I have lived in Seattle for four years. Seattle is one of the most literate cities in the country. Washington, D.C. has more readers, but Seattle has smarter readers. It is home to wonderful independent and used bookstores. I've seen some giants come through, some of whom I've interviewed. But I just don't feel that comfortable at literary events anymore, even though I feel like I'm supposed to go to them.
Maybe it's the anxiousness. There are so many aspiring writers in the audience who are quietly rooting against the young poet on stage or who are eager to sound smart in the Q&A. I admire anyone who is willing to stand up and go for broke on stage, but when a slam poet fails it's worse than watching a stand-up comedian die. I attended a great event four years ago. A group of local writers got together to do public readings of celebrity memoirs. Since they weren't so caught up in reading their own work, they were actually able to perform.
I guess that's the problem with the Lit Crawl. It puts the act of reading and writing into the public space. It turns the written word into the spoken word. It encourages an oral tradition. The participants of the Lit Crawlare are part of a tradition that goes back to the Greeks in the West, and American Indian storytelling, except with a lot less talent and a lot more pretension.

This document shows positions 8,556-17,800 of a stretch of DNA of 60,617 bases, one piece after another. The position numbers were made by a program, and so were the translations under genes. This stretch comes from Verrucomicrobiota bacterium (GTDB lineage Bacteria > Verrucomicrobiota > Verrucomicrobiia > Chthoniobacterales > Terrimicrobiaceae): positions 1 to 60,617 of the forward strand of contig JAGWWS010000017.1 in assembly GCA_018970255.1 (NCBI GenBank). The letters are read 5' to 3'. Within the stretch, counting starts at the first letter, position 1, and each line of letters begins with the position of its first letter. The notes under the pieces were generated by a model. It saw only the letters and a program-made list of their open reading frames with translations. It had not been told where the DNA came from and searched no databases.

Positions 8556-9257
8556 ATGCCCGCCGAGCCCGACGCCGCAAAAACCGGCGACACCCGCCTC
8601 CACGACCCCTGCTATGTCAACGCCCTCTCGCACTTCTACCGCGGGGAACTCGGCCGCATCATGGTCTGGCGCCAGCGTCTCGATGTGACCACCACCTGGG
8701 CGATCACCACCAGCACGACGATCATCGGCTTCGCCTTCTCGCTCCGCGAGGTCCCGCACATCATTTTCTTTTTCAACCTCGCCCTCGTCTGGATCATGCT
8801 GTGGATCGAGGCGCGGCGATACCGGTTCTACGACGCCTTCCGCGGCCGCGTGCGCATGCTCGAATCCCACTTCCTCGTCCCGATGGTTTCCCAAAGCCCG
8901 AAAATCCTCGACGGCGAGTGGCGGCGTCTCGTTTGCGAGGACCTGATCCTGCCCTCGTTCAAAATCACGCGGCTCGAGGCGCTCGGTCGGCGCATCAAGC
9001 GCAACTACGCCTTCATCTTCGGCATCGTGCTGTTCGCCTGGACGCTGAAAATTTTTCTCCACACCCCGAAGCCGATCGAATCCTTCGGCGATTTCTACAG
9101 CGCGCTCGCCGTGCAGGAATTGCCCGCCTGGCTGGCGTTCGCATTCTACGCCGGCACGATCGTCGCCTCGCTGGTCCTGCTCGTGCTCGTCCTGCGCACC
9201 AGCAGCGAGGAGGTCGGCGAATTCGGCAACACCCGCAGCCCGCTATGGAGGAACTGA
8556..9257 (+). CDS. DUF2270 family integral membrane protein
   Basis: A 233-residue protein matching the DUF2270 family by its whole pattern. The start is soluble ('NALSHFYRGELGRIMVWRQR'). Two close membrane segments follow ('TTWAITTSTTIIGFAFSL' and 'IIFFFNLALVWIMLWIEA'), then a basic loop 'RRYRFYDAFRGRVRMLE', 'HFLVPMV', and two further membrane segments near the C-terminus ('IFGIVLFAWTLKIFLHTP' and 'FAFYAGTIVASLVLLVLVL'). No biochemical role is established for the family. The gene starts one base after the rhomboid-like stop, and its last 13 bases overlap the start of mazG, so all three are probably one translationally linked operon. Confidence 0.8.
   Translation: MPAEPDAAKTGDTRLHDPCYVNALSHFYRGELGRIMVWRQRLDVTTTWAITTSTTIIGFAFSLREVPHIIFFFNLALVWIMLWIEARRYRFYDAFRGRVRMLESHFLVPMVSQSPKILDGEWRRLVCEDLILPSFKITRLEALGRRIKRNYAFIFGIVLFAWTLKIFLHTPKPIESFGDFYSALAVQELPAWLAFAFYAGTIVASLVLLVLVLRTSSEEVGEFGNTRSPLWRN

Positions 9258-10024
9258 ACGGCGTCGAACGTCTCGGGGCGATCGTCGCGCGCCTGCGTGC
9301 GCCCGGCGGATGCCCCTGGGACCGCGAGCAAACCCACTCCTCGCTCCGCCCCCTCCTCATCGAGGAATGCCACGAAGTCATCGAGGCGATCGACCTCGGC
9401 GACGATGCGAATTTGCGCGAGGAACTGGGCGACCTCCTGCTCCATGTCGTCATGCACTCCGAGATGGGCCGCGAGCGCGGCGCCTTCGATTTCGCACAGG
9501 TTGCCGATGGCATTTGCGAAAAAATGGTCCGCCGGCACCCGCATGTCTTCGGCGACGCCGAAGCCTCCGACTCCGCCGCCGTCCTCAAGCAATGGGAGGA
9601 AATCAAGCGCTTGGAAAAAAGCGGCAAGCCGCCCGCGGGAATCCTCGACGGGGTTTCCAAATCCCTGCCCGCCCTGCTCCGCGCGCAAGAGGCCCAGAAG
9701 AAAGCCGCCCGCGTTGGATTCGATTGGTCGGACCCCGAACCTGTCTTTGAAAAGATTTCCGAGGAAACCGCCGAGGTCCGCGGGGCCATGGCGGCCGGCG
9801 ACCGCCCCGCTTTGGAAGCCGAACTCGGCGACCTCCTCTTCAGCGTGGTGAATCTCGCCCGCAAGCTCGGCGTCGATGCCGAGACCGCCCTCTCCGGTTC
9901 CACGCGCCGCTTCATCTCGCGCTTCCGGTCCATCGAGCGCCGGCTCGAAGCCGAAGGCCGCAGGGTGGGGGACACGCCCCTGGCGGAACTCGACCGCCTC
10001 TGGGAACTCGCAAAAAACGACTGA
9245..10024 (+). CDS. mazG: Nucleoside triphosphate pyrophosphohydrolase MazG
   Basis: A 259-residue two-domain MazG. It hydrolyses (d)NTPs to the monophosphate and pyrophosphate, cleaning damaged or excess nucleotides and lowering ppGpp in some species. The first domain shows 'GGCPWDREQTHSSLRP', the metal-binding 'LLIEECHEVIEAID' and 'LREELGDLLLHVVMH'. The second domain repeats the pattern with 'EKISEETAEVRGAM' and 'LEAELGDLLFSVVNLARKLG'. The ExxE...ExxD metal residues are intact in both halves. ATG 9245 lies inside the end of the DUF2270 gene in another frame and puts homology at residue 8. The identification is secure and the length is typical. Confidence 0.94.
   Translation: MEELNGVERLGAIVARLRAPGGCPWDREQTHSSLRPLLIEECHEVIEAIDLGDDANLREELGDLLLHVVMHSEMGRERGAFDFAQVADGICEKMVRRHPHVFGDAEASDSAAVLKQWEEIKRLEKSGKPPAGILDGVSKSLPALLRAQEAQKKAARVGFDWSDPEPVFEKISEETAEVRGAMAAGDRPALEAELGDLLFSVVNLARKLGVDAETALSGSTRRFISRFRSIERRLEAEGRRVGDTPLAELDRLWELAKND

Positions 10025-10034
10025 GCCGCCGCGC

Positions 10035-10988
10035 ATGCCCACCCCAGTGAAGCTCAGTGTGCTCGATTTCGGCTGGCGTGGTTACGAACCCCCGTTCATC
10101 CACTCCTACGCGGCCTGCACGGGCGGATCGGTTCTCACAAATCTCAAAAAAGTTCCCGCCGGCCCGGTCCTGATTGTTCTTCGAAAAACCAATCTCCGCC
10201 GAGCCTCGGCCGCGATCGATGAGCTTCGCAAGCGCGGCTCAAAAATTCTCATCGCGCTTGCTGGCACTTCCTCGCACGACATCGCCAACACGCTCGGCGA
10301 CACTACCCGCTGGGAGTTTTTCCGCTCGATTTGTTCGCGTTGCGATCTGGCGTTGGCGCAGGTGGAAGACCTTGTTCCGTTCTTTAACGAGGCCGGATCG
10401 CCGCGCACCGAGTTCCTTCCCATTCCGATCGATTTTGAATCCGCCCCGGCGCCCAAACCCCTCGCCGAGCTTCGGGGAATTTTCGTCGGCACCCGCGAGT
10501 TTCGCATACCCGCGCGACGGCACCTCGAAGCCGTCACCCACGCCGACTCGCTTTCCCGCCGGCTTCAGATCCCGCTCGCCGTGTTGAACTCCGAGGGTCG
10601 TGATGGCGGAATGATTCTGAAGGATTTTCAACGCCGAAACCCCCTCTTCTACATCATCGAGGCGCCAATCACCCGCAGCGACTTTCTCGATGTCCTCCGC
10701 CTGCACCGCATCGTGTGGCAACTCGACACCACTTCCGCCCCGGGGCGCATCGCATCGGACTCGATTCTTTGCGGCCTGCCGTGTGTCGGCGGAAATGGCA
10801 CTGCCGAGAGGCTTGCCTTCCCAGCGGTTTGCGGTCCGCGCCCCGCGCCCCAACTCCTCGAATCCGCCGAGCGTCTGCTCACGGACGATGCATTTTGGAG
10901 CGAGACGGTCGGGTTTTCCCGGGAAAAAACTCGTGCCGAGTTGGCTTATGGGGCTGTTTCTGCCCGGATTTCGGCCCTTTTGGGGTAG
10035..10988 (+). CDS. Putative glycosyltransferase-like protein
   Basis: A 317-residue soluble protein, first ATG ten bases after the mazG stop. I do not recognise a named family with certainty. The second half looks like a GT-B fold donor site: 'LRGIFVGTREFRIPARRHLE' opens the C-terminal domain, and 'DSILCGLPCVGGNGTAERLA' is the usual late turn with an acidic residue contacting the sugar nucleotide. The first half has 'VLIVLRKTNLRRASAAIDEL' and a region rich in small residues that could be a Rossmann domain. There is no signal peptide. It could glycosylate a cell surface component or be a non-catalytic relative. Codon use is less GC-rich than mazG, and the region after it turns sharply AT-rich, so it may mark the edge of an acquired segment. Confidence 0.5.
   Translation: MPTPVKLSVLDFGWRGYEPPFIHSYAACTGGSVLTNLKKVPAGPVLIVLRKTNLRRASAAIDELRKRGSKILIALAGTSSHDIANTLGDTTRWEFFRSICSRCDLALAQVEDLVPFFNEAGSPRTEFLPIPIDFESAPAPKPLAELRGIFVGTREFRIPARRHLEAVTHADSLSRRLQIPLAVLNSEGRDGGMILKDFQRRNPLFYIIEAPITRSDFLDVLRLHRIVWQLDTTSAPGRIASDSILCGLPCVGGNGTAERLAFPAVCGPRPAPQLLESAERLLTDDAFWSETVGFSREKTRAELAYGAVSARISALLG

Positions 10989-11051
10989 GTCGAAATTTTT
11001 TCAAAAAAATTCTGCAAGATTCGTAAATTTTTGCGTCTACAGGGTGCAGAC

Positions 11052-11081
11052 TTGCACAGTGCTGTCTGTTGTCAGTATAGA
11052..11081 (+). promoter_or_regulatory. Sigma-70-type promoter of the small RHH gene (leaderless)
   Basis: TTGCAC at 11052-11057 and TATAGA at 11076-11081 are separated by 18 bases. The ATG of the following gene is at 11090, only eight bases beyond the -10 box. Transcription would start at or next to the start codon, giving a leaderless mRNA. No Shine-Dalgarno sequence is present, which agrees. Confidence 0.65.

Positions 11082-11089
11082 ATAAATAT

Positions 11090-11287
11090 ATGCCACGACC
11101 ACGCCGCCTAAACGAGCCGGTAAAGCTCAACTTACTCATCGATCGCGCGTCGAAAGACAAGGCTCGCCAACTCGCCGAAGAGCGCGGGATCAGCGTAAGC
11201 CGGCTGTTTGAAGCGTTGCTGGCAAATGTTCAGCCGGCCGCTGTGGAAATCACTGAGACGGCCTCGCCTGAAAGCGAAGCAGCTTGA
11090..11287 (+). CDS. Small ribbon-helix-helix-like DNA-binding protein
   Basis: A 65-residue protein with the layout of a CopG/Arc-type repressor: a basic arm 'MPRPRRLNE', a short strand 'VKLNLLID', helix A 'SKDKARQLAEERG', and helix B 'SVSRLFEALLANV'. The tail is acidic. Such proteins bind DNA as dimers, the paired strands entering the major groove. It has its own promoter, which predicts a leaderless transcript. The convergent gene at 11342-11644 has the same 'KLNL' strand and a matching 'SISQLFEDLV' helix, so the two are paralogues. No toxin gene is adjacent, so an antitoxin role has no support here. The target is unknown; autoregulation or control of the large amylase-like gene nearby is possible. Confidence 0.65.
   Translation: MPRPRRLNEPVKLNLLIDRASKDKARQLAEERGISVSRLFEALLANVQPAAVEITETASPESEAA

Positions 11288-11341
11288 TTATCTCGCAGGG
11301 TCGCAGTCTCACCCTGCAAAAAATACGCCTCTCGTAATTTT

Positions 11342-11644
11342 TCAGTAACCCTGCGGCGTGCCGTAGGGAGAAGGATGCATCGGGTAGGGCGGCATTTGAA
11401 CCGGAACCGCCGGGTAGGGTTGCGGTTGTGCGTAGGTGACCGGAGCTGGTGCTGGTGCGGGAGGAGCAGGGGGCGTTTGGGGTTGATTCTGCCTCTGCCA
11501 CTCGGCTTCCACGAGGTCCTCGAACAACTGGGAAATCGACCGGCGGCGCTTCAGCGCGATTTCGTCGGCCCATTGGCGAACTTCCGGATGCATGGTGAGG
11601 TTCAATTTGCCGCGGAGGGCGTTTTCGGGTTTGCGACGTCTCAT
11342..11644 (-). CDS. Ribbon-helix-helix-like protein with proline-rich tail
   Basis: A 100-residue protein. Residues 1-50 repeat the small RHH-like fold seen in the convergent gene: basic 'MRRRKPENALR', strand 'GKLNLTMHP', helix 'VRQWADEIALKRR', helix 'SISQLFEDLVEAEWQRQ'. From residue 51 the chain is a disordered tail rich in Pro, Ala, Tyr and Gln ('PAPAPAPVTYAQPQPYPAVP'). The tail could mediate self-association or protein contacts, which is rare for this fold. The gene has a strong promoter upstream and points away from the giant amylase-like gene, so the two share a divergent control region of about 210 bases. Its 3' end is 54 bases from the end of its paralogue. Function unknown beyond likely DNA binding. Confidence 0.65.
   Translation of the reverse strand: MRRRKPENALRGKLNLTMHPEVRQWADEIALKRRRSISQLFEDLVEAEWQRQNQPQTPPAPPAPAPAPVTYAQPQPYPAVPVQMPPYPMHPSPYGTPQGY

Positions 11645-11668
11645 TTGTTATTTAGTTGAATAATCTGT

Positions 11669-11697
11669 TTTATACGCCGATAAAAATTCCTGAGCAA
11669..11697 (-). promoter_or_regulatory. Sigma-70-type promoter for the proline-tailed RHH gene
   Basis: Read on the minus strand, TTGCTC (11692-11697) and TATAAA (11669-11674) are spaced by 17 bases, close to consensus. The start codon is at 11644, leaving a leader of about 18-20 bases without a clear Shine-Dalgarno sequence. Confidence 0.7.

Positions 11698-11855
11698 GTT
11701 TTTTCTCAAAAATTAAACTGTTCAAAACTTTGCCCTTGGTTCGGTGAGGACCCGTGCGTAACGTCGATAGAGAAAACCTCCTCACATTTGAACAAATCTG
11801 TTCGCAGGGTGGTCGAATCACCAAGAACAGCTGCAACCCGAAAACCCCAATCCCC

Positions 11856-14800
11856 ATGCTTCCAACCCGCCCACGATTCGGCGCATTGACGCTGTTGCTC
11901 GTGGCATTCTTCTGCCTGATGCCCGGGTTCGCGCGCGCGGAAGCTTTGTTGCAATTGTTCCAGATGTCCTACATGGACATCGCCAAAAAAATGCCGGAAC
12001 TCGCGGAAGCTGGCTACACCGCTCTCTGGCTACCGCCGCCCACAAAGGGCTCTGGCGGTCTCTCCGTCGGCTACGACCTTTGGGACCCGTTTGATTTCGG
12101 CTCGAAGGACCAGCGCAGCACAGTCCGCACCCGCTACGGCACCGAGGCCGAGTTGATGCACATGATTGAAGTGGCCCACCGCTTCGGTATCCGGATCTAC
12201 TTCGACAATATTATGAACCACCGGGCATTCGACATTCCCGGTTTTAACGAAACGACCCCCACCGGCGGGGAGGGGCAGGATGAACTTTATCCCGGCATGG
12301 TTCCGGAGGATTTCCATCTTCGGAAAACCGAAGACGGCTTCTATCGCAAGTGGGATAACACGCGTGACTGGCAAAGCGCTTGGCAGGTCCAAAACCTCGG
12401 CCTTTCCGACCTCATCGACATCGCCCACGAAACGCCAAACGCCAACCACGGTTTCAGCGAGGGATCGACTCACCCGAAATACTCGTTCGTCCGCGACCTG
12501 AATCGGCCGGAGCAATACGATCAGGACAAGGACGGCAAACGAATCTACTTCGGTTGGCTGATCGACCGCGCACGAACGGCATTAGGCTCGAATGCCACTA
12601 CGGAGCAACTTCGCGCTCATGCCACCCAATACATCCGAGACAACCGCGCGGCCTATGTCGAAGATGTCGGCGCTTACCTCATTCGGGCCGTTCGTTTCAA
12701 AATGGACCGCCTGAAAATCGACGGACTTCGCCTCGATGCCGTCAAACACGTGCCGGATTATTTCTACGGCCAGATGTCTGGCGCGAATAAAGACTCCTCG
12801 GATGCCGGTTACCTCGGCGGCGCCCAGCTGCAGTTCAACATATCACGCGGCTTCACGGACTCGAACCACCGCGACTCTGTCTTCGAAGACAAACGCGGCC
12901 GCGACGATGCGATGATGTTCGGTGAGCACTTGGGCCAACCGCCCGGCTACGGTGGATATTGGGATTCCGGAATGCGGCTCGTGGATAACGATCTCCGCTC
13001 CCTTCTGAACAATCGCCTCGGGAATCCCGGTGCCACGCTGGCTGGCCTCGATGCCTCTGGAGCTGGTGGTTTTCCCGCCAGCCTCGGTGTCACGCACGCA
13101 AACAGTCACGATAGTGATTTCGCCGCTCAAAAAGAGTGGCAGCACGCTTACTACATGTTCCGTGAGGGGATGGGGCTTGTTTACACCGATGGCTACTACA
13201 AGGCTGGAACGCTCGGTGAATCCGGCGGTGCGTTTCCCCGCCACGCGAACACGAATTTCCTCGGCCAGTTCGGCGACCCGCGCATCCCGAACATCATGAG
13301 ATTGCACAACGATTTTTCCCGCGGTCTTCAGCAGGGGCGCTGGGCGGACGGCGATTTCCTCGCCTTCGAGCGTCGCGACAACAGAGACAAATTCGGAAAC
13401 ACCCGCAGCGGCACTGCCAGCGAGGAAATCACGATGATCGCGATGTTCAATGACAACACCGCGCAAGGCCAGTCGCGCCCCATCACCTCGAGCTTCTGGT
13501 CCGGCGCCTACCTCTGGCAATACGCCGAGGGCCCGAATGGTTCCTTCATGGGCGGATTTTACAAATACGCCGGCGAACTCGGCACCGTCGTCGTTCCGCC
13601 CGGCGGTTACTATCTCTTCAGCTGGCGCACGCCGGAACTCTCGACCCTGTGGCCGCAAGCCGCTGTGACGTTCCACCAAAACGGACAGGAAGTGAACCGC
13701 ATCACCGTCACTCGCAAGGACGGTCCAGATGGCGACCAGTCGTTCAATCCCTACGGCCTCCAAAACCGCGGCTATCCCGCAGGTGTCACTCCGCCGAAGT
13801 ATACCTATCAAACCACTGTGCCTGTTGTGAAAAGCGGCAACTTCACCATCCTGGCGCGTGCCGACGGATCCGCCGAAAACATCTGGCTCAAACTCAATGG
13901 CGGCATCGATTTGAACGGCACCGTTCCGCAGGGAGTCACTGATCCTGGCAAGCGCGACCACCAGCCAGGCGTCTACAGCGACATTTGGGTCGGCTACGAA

I never like the Q&A's because I don't think anyone ever learns anything from them, and I prefer to ask my own questions, which I do, when I interview the writers I want to interview. Lately, I've been conducting interviews by email. My questions are more focused. My subjects' answers are more thoughtful. We're not performing. We're writing.
In an age when the media has offered us more access to the writer than ever before, it's odd that we don't have that many great writer-performers. Go on YouTube and watch the footage of Norman Mailer, Gore Vidal, William F. Buckley, James Baldwin, and Mary McCarthy. They could say the most idiotic things -- even Baldwin -- but in their idiocy they had an amazing command of the American language. Like all actors, they had amazing command of their bodies. They had more interesting personas than most Hollywood stars. Vidal's American history novels and Buckley's impenetrable essays may not survive another three decades, but their public debates will live forever.
Lesson to writers: If you don't want to perform, don't go on stage. Lesson to publishers: Direct some of your publicity budget into public speaking and acting lessons for your writers.